The Nightingale has been out for a while, and while it received a lot of hype and is scheduled to become a movie released next year, starring Dakota and Elle Fanning, I hadn’t heard of it. Call me sheltered and living in a bubble, and it would be true.
It came out in 2015, was a Wall Street Journal Best Book of the Year, and a New York Times #1 Bestseller and still I didn’t hear about it. Guess I wasn’t doing a lot of fiction reading back then. Kudos to my sister-in-law for keeping me in the loop on things and telling me to read it.
The Nightingale tells the story of two sisters, Vianne and Isabelle, who have a bumpy relationship at best and are further pushed apart through the events of WWII. They are French women who struggle, like everyone did living through World War II, surviving in occupied France. Vianne is the older sister who is married with a daughter and lives in a suburban town, Carriveau. Isabelle is young and carefree, bothered that the French people aren’t doing more to stand up to the Nazis and wants to do something about it.
Kristin Hannah’s depiction of what it was really like at this time in history brings you to tears, makes you laugh out loud, and keeps you turning page after page. They words she uses to illustrate how people had to live off of ration cards, have German soldiers take up residence inside their home, and watch their friends get taken away by the Germans made me feel like I really understood at a whole new level the hardships of war.
This book is not for the faint of heart. There were times that I had to put the book down because it was so depressing. I felt connected to the characters and couldn’t bear to read what they were going through. But then I would rush to pick the book back up because I had to see what happened next.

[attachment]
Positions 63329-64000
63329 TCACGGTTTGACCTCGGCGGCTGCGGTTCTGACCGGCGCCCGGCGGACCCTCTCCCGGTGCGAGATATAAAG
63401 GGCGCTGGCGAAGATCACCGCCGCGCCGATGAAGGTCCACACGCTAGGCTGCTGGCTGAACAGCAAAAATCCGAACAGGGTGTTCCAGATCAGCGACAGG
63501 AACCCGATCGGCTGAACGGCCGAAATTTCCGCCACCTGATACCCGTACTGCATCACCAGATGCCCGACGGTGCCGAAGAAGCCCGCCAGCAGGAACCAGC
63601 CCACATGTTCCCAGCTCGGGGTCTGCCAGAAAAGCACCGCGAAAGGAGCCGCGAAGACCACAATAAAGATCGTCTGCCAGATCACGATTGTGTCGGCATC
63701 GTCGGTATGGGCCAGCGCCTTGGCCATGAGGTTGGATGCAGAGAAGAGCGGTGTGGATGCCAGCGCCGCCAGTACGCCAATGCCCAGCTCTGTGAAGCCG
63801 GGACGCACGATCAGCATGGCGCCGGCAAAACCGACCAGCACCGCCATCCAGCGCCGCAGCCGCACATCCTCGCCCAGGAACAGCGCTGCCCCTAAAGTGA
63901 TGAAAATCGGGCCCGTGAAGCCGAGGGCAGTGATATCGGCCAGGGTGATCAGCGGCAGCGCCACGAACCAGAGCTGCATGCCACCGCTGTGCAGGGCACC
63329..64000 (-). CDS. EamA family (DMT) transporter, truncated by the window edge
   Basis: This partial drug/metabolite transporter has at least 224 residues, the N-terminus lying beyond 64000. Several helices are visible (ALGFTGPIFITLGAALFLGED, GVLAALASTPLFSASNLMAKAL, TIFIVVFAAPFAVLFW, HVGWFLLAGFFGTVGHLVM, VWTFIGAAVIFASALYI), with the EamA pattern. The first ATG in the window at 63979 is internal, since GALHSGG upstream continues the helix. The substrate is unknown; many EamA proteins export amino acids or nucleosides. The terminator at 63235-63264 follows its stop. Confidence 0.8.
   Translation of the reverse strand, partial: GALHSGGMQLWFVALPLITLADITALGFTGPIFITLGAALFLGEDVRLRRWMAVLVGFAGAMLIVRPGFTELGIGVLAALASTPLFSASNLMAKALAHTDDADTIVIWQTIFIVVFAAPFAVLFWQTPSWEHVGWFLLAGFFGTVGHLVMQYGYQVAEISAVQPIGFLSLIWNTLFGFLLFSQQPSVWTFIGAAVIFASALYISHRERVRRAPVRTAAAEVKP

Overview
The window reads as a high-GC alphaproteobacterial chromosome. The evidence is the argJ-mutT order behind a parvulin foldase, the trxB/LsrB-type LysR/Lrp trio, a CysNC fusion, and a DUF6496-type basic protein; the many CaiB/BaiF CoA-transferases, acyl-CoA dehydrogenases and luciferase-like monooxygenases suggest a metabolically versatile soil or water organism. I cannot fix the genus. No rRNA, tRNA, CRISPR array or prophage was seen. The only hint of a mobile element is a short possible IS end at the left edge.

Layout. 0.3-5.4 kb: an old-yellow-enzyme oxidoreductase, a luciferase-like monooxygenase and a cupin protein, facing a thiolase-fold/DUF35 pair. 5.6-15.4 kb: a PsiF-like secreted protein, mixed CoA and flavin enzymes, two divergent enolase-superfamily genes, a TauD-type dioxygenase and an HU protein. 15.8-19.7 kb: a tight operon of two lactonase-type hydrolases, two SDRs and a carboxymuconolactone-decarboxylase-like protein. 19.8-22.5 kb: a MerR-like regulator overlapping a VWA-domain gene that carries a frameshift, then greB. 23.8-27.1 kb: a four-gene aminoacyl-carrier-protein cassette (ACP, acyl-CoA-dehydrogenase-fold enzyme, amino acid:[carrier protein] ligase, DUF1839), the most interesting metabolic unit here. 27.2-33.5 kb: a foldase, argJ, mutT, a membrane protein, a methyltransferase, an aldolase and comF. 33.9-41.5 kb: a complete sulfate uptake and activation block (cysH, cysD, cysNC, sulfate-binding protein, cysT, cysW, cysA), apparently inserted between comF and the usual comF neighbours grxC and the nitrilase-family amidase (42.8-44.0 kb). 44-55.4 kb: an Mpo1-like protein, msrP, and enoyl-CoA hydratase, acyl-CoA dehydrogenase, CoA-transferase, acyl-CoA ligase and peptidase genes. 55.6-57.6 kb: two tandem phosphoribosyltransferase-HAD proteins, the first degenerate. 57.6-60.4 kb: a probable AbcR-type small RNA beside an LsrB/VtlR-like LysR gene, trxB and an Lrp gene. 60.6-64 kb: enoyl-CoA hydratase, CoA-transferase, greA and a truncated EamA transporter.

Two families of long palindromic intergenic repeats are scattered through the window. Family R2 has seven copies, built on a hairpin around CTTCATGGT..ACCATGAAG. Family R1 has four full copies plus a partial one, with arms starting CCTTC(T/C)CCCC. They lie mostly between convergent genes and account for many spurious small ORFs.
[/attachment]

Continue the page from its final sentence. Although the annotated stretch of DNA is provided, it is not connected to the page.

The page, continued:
Truthfully, I kept reading hoping for a happy ending. But this is WWII in France and happy endings were pretty tough to come by. This book is unique in that it tells the story of the woman’s side of WWII and what it was like to be left at home to fight completely different battles than the men on the front lines.
There is beauty at the end, so if you’re like me and you want to quit the story, keep reading.
What I loved about the book was the vivid detail about the characters, situations, and emotions. Kristin Hannah has a unique ability to put you into the story as if you are experiencing it right along with the characters. I am new to her writing and was surprised that I couldn’t fall asleep because I’d get so attached to the story. There were multiple times I’d stay up into the wee hours of the morning, unable to put it down.
What I didn’t love about the book was how sad it was to read about the hardships these characters went through and to realize that her writing is probably pretty accurate. Living in America my entire life, I’ve obviously never had to experience living under occupation by a foreign government. As a history buff, I thought I new a lot about the World Wars, but the history books don’t explain how awful it was in the same way that Kristin Hannah describes.
Reading it during this pandemic was also a different lens to read it through. I found myself thinking during the day about the freedoms that were slowly taken away from the French by the Germans, one piece at a time. At the same time, I’d see our liberties slowly, bit by bit, taken away out of fear or protection by our local, state, and federal government. Granted, wartime is quite different from having to wear a mask in public and wash your hands. But having these changes happen while I was reading the book made it even more apparent.
If you’re looking for a pick-me-up, lighthearted read, this is not your book. But if you’re looking for a great novel that is hard to put down, I’d definitely recommend The Nightingale. And take my advice…have your tissue box nearby.